Northeastern B.C. to benefit from funding boost for paramedics and ambulances

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VICTORIA, B.C. – The Province will benefit from $91.4 million in funding from The Ministry of Health to help with emergency response times of paramedics and ambulances.

To help in rural areas, BC Emergency Health Services will expand the capacity of air ambulance service in the northeastern part of the province while also adding more permanent part-time and full-time paramedic positions and offer enhanced training and roles for paramedics. Specific allocations and locations are still being finalized.

The Province will also be providing $4 million in immediate additional funding for necessary equipment, including carbon monoxide monitors, stretchers, safety kits and visibility gear.

“British Columbians in emergencies rely on the skills provided by paramedics, dispatchers and other staff with BC Emergency Health Services,” said Health Minister Terry Lake. “Today’s funding supports their front-line efforts, increasing capacity in both urban and rural areas through a combination of innovations and new resources that allows us to develop a more comprehensive approach to enhancing emergency care throughout B.C.”

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BC Emergency Health Services will come up with a strategy that will focus on three key areas:

  • Improving emergency response in both rural and urban regions, with additional ambulances, paramedics and dispatchers
  • Supporting new initiatives to enhance rural and remote services to create better access to primary and community-based care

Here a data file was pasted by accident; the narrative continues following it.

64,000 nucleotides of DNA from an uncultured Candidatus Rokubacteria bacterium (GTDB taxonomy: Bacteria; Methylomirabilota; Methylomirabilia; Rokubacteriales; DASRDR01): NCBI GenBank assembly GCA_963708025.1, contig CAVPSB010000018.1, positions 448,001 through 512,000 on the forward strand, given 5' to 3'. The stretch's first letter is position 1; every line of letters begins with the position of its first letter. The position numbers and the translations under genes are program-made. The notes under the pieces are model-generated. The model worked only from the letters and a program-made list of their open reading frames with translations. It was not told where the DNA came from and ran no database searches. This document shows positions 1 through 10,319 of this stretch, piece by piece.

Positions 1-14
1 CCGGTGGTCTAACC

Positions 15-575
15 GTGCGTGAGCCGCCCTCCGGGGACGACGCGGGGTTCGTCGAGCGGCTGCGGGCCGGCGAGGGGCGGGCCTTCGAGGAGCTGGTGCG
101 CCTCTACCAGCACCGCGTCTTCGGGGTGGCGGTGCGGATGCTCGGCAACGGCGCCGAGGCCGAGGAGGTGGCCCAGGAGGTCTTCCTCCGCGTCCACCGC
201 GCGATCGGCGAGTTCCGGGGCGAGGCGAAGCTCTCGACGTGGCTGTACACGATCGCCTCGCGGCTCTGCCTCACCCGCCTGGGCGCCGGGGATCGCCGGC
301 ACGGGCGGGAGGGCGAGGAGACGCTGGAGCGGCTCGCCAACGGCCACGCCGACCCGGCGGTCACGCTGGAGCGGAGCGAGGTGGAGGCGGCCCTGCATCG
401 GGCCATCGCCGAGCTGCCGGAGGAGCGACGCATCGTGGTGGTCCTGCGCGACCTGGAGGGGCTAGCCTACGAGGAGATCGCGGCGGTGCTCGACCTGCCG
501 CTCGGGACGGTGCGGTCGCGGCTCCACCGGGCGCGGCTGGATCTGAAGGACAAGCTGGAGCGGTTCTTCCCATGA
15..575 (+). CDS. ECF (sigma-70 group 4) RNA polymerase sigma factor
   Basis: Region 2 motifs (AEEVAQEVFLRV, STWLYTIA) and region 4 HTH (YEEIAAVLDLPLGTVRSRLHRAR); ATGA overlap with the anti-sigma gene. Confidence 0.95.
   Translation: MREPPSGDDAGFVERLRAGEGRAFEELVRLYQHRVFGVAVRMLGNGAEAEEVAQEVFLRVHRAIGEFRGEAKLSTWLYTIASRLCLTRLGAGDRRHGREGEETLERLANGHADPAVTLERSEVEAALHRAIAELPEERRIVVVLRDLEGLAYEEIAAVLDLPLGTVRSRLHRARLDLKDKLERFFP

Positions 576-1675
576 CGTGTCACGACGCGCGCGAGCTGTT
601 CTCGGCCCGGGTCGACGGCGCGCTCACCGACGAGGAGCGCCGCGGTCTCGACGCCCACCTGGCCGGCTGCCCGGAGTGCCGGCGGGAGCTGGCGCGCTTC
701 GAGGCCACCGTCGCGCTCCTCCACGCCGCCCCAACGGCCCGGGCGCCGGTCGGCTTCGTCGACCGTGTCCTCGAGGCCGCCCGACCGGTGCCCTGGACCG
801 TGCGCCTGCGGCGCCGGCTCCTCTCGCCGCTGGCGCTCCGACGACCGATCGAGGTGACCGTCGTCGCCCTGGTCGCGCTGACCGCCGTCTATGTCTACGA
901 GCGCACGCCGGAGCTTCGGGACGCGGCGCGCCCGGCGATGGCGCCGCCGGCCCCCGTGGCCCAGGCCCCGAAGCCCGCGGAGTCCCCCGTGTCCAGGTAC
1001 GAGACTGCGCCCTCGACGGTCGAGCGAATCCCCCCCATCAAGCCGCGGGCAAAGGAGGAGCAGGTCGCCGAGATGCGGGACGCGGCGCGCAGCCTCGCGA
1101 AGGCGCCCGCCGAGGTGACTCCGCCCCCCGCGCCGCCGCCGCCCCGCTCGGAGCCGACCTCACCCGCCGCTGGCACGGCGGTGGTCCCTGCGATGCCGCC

• Introducing province wide innovations and improvements to support how BCEHS responds to calls

“It’s important to understand the answer to meeting the needs of our growing and aging population is more than just adding more paramedics, dispatchers and ambulances,” said BCEHS Executive Vice President, Linda Lupini. “This investment will also fund province wide innovations that will help us continue to transform the delivery of emergency health care services throughout B.C and create a sustainable model for the future.”

The Province says more stable paramedic staffing in rural areas will also be supported by a newly negotiated universal hourly wage will be effective as of April 7, 2017, which will see a raise for many front-line employees including part-time paramedics, who are working in smaller communities. This is in addition to the $91.4 million already being provided.

The Province will also be introducing two new innovations to help with care of patients and better use of ambulance resources.

“As a result of the new funding, two province wide innovations will be undertaken to help provide better and more appropriate patient care and make better use of ambulance resources in the community and reduce emergency room visits. BCEHS will add advanced care paramedics and other clinical staff in dispatch to provide 911 callers with more specialized triage assessments, to better identify the urgency of a caller’s condition and ensure patients get the right care, while reducing demand for non-urgent ambulance responses. Some paramedics will also receive additional training that will allow them to treat patients on the scene when they don’t need to go to the hospital. Currently paramedics responding to a 911 call typically transport the majority of patients to hospital.”

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